'Set up taskforce of moderates'
Source : Arab Times  
Date : 2014-09-15
Author : Khaled Aljenfawi
According to the Finance Minister Anas Al-Saleh Kuwait would be joining ranks with the Arab League in a coalition against ''all terrorism", as the state pursues "egal action" against Kuwaitis...
Iranian 'fire' is burning Houthi
Source : Arab Times  
Date : 2014-09-15
Author : Ahmed Al-Jarallah
Does Abdul Malik Al-Houthi think his terrorist acts will frighten Yemenis? Does he think his effort to follow the Lebanese Hezbollah's example of organizing a sit-in or closing roads...
The new Arab axis
Source : Khaleej Times  
Date : 2014-09-15
Author : Dr Ahmed Mokhtar
Between day and night, the US-European approach towards the threats of armed groups in Iraq and Syria shifted from anticipation and silence to slow reluctant steps in the direction of...
More justice to women
Source : Saudi Gazette  
Date : 2014-09-15
Author : Mahmoud Ahmad
The Supreme Judicial Council, after a week-long meeting in Jeddah, arrived at the decision to grant divorcees, who have been permitted child custody by the court, to process the paperwork...
Challenges facing the anti-IS coalition
Source : Arab News  
Date : 2014-09-15
Author : Abdel Aziz Aluwaisheg
Last Thursday (Sept.11), Jeddah hosted a key meeting to form a strategy to confront the terrorist group known as the Islamic State (IS) or the Islamic State in Iraq and...
People with disabilities and social integration
Source : Arab News  
Date : 2014-09-15
Author : Saad Dosari
In the building where my office is situated, there is a young man who inspires me — every time I see him leaving his car in the morning, hanging out...
Effects of negative media portrayal
Source : Arab News  
Date : 2014-09-15
Author : Talal Al-Harbi
Youth problem — there is no denying the fact that this term is commonly used in all the countries of the world. This problem is multi-dimensional. Hence, it is absurd...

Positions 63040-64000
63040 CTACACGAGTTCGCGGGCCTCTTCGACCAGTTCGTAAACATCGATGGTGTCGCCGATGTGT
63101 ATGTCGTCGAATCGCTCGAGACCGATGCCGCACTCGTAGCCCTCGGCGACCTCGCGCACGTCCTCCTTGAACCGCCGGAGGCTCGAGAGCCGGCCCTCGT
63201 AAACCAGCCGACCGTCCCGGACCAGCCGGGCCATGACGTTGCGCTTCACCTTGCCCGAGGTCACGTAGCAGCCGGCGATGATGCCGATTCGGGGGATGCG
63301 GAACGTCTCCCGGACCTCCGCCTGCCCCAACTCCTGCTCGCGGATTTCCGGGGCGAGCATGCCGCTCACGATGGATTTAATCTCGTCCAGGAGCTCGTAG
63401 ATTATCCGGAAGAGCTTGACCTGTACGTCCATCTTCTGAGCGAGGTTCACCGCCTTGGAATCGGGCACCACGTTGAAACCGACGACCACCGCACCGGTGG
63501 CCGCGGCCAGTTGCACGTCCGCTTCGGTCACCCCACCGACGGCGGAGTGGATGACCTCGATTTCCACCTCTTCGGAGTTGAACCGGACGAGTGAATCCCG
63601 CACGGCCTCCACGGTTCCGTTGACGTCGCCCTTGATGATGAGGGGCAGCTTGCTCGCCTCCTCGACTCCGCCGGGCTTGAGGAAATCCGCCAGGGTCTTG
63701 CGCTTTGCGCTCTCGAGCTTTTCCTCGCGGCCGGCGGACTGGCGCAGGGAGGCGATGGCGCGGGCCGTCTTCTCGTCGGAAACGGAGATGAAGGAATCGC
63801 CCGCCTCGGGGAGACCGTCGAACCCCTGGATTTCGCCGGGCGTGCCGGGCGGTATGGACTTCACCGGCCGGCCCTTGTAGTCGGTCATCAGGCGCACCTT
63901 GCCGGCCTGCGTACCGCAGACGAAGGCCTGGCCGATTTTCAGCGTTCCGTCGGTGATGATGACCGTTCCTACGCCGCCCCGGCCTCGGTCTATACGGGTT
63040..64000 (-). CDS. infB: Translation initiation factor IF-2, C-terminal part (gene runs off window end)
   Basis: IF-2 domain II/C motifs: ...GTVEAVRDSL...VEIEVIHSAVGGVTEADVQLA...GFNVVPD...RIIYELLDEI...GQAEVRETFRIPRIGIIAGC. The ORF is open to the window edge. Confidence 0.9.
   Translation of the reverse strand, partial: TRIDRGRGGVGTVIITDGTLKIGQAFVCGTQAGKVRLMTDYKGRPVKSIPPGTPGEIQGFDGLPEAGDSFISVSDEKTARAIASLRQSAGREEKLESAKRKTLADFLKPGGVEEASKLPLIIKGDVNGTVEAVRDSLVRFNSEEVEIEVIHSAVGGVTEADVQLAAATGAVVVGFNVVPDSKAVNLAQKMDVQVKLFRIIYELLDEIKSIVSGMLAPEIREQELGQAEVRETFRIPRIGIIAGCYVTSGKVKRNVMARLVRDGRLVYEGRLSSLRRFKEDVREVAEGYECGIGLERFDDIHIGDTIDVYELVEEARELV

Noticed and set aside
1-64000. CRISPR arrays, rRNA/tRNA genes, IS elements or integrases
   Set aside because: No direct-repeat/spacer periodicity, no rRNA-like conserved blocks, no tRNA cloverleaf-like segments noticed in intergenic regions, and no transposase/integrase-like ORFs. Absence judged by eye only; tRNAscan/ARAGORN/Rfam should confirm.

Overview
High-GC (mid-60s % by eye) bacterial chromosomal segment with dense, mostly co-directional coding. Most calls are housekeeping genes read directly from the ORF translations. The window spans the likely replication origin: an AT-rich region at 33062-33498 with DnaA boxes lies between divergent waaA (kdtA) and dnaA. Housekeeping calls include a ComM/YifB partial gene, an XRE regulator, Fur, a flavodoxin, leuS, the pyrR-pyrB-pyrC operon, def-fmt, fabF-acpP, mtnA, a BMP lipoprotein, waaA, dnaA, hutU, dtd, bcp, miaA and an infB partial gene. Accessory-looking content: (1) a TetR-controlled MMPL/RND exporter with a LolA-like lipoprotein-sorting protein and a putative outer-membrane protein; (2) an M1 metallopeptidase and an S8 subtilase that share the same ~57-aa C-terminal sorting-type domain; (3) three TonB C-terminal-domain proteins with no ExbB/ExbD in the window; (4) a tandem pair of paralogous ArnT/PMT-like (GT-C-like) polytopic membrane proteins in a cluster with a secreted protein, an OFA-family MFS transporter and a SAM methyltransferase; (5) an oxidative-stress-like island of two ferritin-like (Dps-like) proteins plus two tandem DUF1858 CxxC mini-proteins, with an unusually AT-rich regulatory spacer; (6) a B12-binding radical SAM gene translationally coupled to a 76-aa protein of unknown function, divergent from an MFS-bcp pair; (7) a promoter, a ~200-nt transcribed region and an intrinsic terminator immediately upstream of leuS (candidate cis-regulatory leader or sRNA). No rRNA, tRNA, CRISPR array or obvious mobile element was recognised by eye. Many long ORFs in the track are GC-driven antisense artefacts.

We must act before it's too late
Source : Arab News  
Date : 2014-09-15
Author : Abdulateef Al-Mulhim
Youths constitute a major chunk of the total population in Saudi Arabia; to some extent it is the world’s highest. This calls for an approach that caters to the needs...
Face up to ISIS, but don't ignore Iran
Source : Al Arabiya TV  
Date : 2014-09-14
Author : Eyad Abu Shakra
It would be naive to think that the priorities of the current U.S. administration are congruent with the worries of the people of the Middle East. However, realism dictates that...
Analyzing the emergence of the GCC+4 against ISIS
Source : Al Arabiya TV  
Date : 2014-09-14
Author : Theodore Karasik
Over the past few days, the positions and activities of the GCC and Egypt, Iraq, Jordan and Lebanon are becoming clearer against ISIS. The group, which met in Jeddah on...
Opposing Terrorism of Every Stripe
Source : Asharq Al-Awsat  
Date : 2014-09-14
Author : Salman Aldossary
Washington has finally been convinced of the merits of the Saudi vision to confront terrorism through a comprehensive strategy, rather than specific and temporary battles....
ISIS is bigger than the Kuwaiti army
Source : Asharq Al-Awsat  
Date : 2014-09-14
Author : Abdulrahman al-Rashed
To understand the magnitude of the problem on a global level, and not just on the Syrian and regional fronts, we must be aware of just how significant the CIA's...